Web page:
Serena Williams' straight sets loss to Naomi Osaka in the semi-finals of the Australian Open was as emphatic as it was poignant.
Many observers viewed Osaka's clinical 6-3, 6-4 win on Thursday afternoon as a changing of the guard in women's tennis.
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Not that Williams seems willing to admit it.
What cannot be denied though is the ease with which Osaka blew Williams off the court with a power game that has been so synonymous with the American 23-time grand slam winner.
Williams put her heavy defeat down to a catalogue of errors in the match - 24 in fact, as opposed to 12 winners.
"The difference today was errors. I made so many errors," she said in her post-match interview.
"Honestly, it was opportunities where I could have won. I could have been up five-love (in the first set). I just made so many errors."
However, many good judges argue that it was Osaka's unrelenting power and precision that were forcing Williams into those errors, more so than the American simply choking on the day.
Tennis analyst Matt Roberts told the Tennis Podcast that Serena simply wasn't allowed to dictate terms as she normally does, because of how good Osaka was.
“We didn’t see the best of Serena but we did see the best of Naomi Osaka,” Roberts said.
“It’s brought out a question of was Serena playing badly by her standards because she was playing badly? Or was it because of what Osaka was doing to her?
“That is the thing I was wrestling with throughout the match and by the end I came down on the side of, it was what Osaka was doing more than anything that was causing Serena to have an off day.
“The pressure Osaka can apply to Serena is unlike what anyone else can do.
“She’s calling the shots against Serena Williams, which is an extraordinary thing to say and to witness.”
Serena 'must be confused'
Williams looked fit and sharp throughout the tournament but found herself wanting against the World No.3 - which no doubt came as a shock to the American.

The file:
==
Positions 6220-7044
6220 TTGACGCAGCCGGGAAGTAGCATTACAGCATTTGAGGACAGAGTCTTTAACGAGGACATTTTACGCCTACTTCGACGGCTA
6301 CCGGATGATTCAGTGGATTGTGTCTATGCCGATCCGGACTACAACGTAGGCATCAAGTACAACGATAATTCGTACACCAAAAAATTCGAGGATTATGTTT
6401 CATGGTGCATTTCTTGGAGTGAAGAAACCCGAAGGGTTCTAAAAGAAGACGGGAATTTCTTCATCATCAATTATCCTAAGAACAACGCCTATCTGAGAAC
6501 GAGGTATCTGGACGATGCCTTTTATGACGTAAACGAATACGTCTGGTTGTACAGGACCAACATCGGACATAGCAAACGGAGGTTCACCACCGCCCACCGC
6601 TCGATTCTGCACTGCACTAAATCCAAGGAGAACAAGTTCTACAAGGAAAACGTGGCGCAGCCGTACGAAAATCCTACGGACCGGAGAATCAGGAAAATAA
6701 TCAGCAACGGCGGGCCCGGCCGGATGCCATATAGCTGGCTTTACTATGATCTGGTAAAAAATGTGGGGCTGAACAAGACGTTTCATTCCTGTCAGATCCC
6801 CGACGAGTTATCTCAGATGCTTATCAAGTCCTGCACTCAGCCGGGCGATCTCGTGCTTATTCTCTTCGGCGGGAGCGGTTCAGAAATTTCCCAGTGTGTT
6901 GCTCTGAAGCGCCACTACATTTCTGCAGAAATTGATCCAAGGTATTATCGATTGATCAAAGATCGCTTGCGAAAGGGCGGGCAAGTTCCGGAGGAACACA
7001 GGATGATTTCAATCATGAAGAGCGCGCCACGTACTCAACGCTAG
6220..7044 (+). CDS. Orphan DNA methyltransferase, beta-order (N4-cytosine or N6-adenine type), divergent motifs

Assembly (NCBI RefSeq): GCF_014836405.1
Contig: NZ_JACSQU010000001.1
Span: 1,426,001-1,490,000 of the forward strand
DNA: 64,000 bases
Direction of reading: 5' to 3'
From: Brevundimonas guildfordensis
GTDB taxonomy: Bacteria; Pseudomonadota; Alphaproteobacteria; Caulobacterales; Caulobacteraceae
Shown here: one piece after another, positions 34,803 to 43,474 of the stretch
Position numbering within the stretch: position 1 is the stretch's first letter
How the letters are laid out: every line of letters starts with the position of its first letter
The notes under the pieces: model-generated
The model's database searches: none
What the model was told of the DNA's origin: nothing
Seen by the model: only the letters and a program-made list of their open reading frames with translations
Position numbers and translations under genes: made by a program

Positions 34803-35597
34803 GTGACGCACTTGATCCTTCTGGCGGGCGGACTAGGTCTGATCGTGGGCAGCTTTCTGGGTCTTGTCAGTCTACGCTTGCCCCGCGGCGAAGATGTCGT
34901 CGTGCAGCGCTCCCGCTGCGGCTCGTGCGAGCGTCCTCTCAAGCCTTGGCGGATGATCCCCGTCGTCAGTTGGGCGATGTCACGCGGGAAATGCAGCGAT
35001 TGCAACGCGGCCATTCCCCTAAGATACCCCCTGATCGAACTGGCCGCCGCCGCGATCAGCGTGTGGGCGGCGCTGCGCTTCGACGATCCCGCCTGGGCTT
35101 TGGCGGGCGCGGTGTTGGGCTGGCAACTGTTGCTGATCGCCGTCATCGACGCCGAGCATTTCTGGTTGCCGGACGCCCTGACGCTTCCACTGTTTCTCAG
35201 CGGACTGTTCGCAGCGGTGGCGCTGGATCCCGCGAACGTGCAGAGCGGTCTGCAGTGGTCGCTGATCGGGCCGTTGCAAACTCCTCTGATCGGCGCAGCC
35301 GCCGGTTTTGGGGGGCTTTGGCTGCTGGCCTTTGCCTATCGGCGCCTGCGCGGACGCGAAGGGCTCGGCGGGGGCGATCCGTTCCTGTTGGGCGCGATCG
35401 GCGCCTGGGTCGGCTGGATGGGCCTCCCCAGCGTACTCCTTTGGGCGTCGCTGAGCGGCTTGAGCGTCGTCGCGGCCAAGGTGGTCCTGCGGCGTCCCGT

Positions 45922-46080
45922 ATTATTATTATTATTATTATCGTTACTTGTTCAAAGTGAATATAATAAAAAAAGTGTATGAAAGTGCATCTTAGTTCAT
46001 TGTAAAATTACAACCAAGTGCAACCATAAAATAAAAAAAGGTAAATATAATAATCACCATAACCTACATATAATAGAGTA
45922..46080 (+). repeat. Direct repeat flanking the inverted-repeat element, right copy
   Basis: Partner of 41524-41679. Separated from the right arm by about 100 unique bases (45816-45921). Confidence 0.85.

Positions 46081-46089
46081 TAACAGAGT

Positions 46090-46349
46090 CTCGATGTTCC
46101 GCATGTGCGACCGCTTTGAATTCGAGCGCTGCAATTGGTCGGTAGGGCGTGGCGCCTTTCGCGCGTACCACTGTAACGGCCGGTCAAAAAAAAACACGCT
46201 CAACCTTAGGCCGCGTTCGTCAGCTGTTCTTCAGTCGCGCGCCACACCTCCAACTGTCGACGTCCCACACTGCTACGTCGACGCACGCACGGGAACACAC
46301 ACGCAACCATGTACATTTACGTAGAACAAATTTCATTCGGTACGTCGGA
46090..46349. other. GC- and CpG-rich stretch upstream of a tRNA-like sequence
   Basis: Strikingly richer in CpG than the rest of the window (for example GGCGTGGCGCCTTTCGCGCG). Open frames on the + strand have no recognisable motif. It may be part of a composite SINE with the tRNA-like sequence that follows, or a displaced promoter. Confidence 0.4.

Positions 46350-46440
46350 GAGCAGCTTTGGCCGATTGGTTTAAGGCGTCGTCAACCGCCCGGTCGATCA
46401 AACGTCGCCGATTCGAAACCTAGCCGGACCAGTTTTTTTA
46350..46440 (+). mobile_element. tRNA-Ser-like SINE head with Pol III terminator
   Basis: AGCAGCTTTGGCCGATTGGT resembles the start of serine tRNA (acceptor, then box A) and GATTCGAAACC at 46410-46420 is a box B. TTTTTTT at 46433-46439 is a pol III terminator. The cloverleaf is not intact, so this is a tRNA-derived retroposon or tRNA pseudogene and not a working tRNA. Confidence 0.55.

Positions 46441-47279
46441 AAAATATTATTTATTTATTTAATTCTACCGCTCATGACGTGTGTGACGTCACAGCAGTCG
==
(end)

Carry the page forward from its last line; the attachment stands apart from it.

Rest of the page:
Roberts says he believes that goes a long way to explaining why Williams left her press conference in tears after the match.
“When you’ve spent your whole career knowing that your best is the best and feeling that way when you take to the court, when that doesn’t happen, that must shake you,” Roberts said.
“That must panic you, that must confuse you.
“I can imagine that her assessment of the match is therefore, in the immediate aftermath, a little bit compromised. She must be confused about what happened.
“‘How is this happening to me?’ is the impression I got from her while she was playing and then in the press conference afterwards. She’s not used to this.”
Broadcaster Catherine Whitaker agreed with that assessment, but said she understood why Williams would be loathe to admit that she simply can't compete with Osaka's power game anymore.
“Very interestingly, that (Osaka outplaying her) is not how Serena Williams sees it ,” Whitaker said on The Tennis Podcast.
“I don’t think that’s the correct interpretation, but I think Serena has to see it that way. She has to believe that matches are on her racquet, or else where does she go from here?
“I think for her to cope with that loss, as much as that might sound ungenerous towards Naomi Osaka and I think objectively it is, I understand why she needs to see it that way.”
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